Today, I had the opportunity to keynote at The Advertising Research Foundation meeting on Audience Measurement in Jersey City.
In my keynote, I addressed eleven trends that are increasing the value of market research, redefining what we mean by the term “research” and how media, behavior and machine learning are teaming up to make it possible for insights we could only dream of a few years ago.
Here are the eleven trends.
#1 – Human beings are telling us exactly who matters, what they want and why. Earned and shared media hold the clues that can make paid and owned more powerful.
#2 – The 1,9,90 model works worldwide. We’ve been banging on this important media model for a decade. It works as well in China as in Brazil as in the UK. We know who tells the story. We know who shares the story. We know who impacts SEO.
#3 – We can identify and track our exact audience online. The emergence of audience architecture allows us to “align” with our audience, rather than “promote” to it. This is more important than ever, as we leave a 2016 election season where 72% of voters said their primary source of candidate information was Facebook, up from 12% in 2012, according to Brad Parscale, who led the digital work for the Trump Campaign.
#4 – The ability to micro-segment is game-changing in how we target our audience. We are flipping the segmentation model on its head.
#5 – The personality of each audience becomes clear over time. Which words accelerate, decelerate or change behavior? More importantly, how do you measure silence or apathy? Time points and lack of movement are often more revealing than actual use of words in a community.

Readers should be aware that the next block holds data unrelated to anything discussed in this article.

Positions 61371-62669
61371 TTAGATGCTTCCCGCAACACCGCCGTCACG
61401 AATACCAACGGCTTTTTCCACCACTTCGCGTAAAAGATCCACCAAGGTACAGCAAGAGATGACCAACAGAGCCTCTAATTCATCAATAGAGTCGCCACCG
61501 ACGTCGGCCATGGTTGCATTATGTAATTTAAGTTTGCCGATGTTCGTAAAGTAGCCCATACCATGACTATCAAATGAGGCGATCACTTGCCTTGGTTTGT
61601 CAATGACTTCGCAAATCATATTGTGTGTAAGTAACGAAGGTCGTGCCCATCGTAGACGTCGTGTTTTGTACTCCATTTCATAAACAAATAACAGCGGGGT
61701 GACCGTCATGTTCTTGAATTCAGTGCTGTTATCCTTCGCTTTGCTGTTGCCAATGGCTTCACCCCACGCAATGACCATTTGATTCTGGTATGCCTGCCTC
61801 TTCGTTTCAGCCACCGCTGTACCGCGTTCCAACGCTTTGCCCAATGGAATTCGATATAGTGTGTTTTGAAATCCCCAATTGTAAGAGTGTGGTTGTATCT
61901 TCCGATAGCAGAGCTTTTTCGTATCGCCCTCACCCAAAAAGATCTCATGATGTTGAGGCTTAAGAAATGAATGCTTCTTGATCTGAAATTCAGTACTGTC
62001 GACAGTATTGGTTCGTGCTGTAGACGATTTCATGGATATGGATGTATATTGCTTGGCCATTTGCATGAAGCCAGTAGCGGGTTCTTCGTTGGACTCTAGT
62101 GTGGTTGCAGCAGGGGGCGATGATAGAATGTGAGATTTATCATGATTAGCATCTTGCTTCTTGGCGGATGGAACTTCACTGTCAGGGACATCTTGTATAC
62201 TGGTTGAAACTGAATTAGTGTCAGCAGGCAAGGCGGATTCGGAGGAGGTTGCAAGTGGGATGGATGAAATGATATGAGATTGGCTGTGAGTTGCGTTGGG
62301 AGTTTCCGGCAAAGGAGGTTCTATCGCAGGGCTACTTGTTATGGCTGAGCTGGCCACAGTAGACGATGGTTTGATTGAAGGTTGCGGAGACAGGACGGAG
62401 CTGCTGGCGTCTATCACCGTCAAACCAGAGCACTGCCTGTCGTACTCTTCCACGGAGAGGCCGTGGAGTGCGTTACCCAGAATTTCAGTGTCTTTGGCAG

#6 – Our brains prefer to learn visually first, text second. How video is evolving and what it means for agile campaigns is a critical new skillset.
#7 – We can finally determine what WOM is really all about. We can see which people have influence on a specific topic in a specific town and what content type they prefer. Prospective planning of WOM is possible.
And there are four important trends that are emerging as we speak.
#8 – We are entering the era of “object influence”. The shift is from “strings to things”. Strings link words. Things like objects.
#9 – We will learn how to tell stories without words. We are doing this, to a degree, via Instagram, Snapchat and our use of emoji’s. This can make it easier for comprehension (we like visual content) and can cut through language barriers in new ways as we globalize.
#10 – We can see how thought leadership has shaped a category over a period of years. We can see exactly which publications and people make the difference, which may not be related, at all, to the perceived power of certain publications.
#11 — A new form of ESO-driven media planning will optimize media budgets. If we know exactly what customers want, where they hang out and who they respect, we can also see outlets won’t perform BEFORE we spend.
We are entering a new era that will continue to enable us to evolve media models and derive a wider and more precise set of insights. The hard part will be evolving the status quo approaches to marketing and communications as our intelligence and market knowledge explodes.